DOE Publishes ‘Common Definition for Zero Energy Buildings’

Oct. 14, 2015
A zero-energy building is one “where, on a source-energy basis, the actual annual delivered energy is less than or equal to the on-site renewable exported energy.”

The U.S. Department of Energy (DOE) recently released a common definition of a zero-energy building, providing clarity and consistency on key issues that increasingly were the source of market confusion.

In collaboration with the National Institute of Building Sciences, the DOE worked with a large and diverse set of building-industry stakeholders over a period of a year and a half to develop the definition. The definition, along with guidance for measurement and implementation, is contained in the report “A Common Definition for Zero Energy Buildings.”

The report defines a zero-energy building, also known as a “net zero energy” or “zero net energy” building, as “an energy-efficient building where, on a source-energy basis, the actual annual delivered energy is less than or equal to the on-site renewable exported energy.”

Generally speaking, a zero-energy building produces enough renewable energy to meet its own annual energy-consumption requirements. Long-term advantages of this include lesser environmental impacts, lower operating and maintenance costs, better resilience to power outages and natural disasters, and improved energy security.

Reducing energy consumption in new and existing buildings can be accomplished through various means, including integrated design, energy-efficiency retrofits, reduced plug loads, and energy-conservation programs.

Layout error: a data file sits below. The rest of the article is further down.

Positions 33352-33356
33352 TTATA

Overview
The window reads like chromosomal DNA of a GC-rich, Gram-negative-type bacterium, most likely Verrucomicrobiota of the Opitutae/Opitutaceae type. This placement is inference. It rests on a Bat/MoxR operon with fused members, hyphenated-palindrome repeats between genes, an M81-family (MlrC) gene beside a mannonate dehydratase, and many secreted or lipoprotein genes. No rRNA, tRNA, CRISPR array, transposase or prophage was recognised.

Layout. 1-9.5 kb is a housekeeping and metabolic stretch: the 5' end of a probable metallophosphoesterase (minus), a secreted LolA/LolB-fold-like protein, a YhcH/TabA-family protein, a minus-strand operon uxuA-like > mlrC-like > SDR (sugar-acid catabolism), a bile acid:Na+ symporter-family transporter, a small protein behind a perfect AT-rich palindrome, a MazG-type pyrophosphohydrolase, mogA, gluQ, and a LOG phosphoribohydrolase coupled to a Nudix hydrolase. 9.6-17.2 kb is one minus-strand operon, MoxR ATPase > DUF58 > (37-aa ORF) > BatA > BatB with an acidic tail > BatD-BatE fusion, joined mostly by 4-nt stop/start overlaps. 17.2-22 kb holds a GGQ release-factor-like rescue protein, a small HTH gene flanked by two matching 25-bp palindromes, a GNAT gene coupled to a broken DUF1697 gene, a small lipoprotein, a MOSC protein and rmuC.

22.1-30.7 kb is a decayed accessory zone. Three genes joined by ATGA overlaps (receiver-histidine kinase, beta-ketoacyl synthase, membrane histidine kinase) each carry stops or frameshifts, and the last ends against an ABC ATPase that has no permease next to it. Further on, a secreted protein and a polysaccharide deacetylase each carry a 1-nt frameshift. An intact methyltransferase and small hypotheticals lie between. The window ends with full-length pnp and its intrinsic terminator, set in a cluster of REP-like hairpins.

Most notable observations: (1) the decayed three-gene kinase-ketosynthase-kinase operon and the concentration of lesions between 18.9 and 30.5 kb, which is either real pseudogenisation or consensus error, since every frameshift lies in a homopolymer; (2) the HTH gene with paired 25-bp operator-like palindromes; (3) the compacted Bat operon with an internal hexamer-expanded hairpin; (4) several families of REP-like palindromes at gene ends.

“For too long, uncertainty in the marketplace around this issue has been a barrier to many private and state efforts in the move toward zero-net-energy buildings,” David Terry, executive director of the National Association of State Energy Officials, said. “This action supports existing state-energy-office efforts, which have resulted in zero-net-energy schools in Kentucky, state office buildings in Iowa, and new homes in many states. Providing standard definitions will help states and private-sector partners expand the pace of zero-net-energy construction.”

David Underwood, president of ASHRAE, said: “The 53,000 worldwide members of ASHRAE have diverse interests in how to approach zero-energy buildings, but all share a desire to move this goal forward. This definition of zero-energy buildings will certainly become one of the tools used by the worldwide marketplace to move towards a sustainable future.”

To download “A Common Definition for Zero Energy Buildings,” go to